A lightly spiced vegan/vegetarian red lentil & chickpea dahl curry with cauliflower and butternut squash. Boil in the bag, steam or microwave from frozen for a quick, aromatic main. The cooking versatility ensures consistent portion sizing and reduced waste.
Pasta is always a great menu staple and there are more and more vegetarian options available. Surgital offers an egg-pasta, filled with ricotta cheese and spinach. Pair with a rich and rustic tomato sauce for a quick, authentic tasting Italian dish.
For more inspiration on menu ideas for National Vegetarian Day, contact your Account Manager.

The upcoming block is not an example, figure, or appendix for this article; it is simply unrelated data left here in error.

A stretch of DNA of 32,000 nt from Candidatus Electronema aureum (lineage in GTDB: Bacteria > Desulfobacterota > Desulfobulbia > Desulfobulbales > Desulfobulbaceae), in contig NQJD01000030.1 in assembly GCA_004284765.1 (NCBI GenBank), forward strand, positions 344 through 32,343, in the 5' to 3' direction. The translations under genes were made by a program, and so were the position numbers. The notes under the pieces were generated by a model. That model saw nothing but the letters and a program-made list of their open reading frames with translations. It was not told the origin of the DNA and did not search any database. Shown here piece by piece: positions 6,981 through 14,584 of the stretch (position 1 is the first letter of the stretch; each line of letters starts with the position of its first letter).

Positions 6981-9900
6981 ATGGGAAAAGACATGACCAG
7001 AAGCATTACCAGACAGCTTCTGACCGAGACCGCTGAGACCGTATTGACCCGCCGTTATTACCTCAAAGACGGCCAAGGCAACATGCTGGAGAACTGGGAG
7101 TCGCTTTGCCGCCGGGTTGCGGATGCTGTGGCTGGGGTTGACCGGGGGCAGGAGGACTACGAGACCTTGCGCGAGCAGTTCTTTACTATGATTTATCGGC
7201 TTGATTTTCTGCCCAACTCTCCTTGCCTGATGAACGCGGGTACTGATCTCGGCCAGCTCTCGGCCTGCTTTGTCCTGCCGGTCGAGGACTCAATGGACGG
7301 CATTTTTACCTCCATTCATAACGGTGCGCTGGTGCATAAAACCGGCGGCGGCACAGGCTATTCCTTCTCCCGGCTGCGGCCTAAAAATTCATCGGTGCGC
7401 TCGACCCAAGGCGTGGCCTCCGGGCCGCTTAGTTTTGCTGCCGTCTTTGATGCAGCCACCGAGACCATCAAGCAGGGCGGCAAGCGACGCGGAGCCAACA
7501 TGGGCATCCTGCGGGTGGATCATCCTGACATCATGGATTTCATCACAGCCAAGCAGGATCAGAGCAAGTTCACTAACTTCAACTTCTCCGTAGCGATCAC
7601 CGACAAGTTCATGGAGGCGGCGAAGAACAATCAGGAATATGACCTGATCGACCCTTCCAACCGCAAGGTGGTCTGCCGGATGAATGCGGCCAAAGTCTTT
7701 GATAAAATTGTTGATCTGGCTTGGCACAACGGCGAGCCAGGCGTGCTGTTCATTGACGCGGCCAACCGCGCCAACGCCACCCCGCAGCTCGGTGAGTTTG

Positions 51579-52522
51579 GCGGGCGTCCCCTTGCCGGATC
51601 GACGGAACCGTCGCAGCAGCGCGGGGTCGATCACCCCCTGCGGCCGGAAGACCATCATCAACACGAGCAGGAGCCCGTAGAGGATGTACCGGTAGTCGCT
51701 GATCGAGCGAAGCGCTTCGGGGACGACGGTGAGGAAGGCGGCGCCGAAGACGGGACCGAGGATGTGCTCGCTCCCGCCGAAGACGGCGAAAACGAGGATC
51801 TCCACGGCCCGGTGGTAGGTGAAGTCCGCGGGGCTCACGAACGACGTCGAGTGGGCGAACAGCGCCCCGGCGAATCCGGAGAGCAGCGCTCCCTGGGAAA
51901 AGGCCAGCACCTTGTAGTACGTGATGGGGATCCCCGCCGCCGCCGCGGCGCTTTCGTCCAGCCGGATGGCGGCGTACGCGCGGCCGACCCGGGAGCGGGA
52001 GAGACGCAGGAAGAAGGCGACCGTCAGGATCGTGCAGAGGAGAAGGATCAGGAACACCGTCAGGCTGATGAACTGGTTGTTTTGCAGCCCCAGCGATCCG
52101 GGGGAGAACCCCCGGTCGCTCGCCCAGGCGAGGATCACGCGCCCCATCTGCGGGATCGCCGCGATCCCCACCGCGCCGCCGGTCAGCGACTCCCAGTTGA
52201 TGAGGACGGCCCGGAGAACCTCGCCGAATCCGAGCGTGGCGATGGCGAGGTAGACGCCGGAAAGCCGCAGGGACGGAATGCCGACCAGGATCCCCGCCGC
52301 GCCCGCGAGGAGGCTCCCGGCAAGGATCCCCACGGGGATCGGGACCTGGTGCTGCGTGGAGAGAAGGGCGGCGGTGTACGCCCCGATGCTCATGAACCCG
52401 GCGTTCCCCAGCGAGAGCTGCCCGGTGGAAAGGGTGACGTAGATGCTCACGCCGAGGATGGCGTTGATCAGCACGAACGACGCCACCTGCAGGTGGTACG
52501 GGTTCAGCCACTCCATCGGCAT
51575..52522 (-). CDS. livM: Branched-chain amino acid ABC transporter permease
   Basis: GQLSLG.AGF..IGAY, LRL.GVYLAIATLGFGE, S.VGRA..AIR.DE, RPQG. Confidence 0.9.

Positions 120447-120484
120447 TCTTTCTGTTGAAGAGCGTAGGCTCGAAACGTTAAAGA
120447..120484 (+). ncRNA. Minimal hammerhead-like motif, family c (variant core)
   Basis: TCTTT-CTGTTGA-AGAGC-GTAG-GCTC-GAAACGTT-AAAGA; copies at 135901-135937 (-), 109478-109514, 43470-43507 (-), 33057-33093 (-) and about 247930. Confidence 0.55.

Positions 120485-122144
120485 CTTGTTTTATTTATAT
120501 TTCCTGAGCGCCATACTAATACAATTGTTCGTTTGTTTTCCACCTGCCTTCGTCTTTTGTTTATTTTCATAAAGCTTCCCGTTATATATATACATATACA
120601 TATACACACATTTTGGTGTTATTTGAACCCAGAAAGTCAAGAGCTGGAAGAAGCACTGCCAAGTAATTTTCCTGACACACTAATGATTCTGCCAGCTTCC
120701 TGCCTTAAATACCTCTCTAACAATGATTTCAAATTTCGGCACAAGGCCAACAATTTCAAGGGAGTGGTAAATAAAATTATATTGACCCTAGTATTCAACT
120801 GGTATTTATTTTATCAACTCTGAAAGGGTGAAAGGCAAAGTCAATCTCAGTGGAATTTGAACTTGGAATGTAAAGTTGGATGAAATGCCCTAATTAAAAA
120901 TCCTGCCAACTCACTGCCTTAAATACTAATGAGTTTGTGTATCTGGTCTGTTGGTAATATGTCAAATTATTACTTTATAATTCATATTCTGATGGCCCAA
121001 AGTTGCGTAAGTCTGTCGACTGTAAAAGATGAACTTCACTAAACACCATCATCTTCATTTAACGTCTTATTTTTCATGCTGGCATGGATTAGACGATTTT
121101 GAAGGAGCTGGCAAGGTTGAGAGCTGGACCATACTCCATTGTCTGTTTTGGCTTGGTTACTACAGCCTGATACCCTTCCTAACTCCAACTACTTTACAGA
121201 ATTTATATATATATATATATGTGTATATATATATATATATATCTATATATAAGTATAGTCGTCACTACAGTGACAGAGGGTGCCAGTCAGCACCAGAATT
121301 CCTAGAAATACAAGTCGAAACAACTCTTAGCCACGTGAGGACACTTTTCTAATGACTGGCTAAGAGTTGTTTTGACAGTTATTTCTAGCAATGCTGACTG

Not to be sneezed at, knowing your allergens and your ‘vegan’ from ‘coeliac’ is now more important than ever. Allergy awareness is an increasingly important part of menu planning and prep because allergies are widely reported as being on the rise. Customers need to trust your business and be confident that you’ve taken the extra steps needed. Fortunately, with the support of Erudus (read more here), it needn’t bring you a headache. In fact, the positive word-of-mouth recommendations that come from taking your responsibilities seriously will bring repeat customer and increased revenue. The Food Information Regulation, which came into force in December 2014, introduced a requirement that good businesses must provide information about the allergenic ingredients used in any food they sell or provide. There are 14 major allergens which need to be clearly mentioned as ‘contains’, ‘may contain’ (either on menus or labels) when they are used as ingredients. Follow our guide to ‘The Big 14’ below… 1.Cereals Gluten wheat (such as spelt and Khorasan wheat/Kamut), rye, barley and oats can be found in flour, some types of baking powder, batter, breadcrumbs, bread, cakes, couscous, meat products, pasta, pastry, sauces, soups and fried foods which are dusted with flour. 2. Fish Fish allergy is more common in adults that in children, but it can often be severe, and frequently causes anaphylaxis. All the major fish allergens cross-react in terms of their allergenicity and no fish is safe for fish allergic patients. Some foods that trigger an allergic reaction are: fish (all species), fish extracts, fish sauce, fish oils, fish paste, Worcester sauce (some brands) and omega-3 rich oils derived from fish. 3. Molluscs These include mussels, land snails, squid and whelks, but can also be commonly found in oyster sauce or as an ingredient in fish stews. 4. Crustaceans Allergy to crustacea is quite common. People who are sensitive can react to different types of crustacean, e.g. shrimps, prawns and lobsters. Crustacea often cause severe reactions, and some people can react to cooking vapours. Some people allergic to crustacea also react to molluscs. Shrimp paste, often in Thai and south-east Asian curries or salads, is an ingredient to look out for. 5. Eggs Egg allergy is common in young children, but more than half the children affected grow out of this allergy by age three. Egg can cause anaphylactic reactions in some individuals. Avoid using the following for people with an egg allergy: egg powder, dried egg or pasteurised egg, albumin, egg glaze and mayonnaise. 6. Peanuts Peanuts (also known as ground nuts and monkey nuts) are a common cause of food allergy, affecting 1-2% of the UK population. They can cause severe, anaphylactic reactions, and are the most common cause of fatal food allergy. Peanut allergy is commonly acquired in childhood and seldom resolves with age. A significant proportion of people with a peanut allergy also react to tree nuts, and there is also allergenic cross-reactivity with other members of the legume family, such as soya and lupin. Heat treatment, especially roasting, increases the allergenicity of peanuts. 7. Soya Part of the legume family soya is a staple ingredient in oriental food such as edamame beans, miso pastes and tofu, but can also be found in desserts, ice cream, meat products, sauces and vegetarian products. Soya allergy is more common in young children, but children often grow out of soya allergy by two years of age. Adults are occasionally affected. Allergenic cross-reactivity between soya and other legumes, including peanut, is possible and there are some reports of cross-reactivity between soya and cows’ milk. 8. Milk Cows’ milk allergy is the most common food allergy in young children and affects 2-7% of babies under one year of age. About 87% of children grow out of milk allergy by age three. There is a high degree of cross-reactivity between cows’ milk and milk of other mammals such as, sheep, goats and buffalo. Milk is a common ingredient in butter, cheese, cream, milk powders and yoghurt. It can also be found in foods brushed or glazed with milk, and in powdered soups and sauces. 9. Nuts Not to be mistaken with peanuts (which are a legume and grow underground), this ingredient refers to nuts which grow on trees, like cashew nuts, almonds and hazelnuts. Multiple nut sensitivities are frequent, as well as cross reactivity with peanuts. People rarely grow out of a nut allergy. You can find nuts in breads, biscuits, crackers, desserts, nut powders (often used in Asian curries), stir-fried dishes, ice cream, marzipan (almond paste), nut oils and sauces. 10. Celery (and Celeriac) Celery is a common cause of oral allergy syndrome amongst adults in mainland Europe, however, allergies to celery and celeriac are not common in the UK. This includes celery stalks, leaves, seeds and root celeriac. Celery is found in salads, some meat products, soups and stock cubes. 11. Mustard Mustard allergy is not common in the UK but is common in France where it has been reported to cause severe reactions. It can be found in the form of mustard powder, mustard seeds or liquid. 12. Sesame Allergy to sesame is increasing in the UK and can cause severe reactions including anaphylaxis. There is some allergenic cross-reactivity between nuts and seeds. These seeds can often be found in bread (sprinkled on hamburger buns for example), bread sticks, houmous, sesame oil and tahini. They are sometimes toasted and used in salads. 13. Sulphur Dioxide (sometimes known as sulphites) Sulphite additives in wine have been associated with triggering asthmatic responses in sensitive individuals, mostly in asthmatic patients. It is also found in dried fruit such as raisins, dried apricots and prunes. You might also find it in meat products, soft drinks, vegetables and beer. 14. Lupin Lupin is a flour but can also be found in regular flour. Lupin flour and seeds can be found in some breads, pastries and pasta.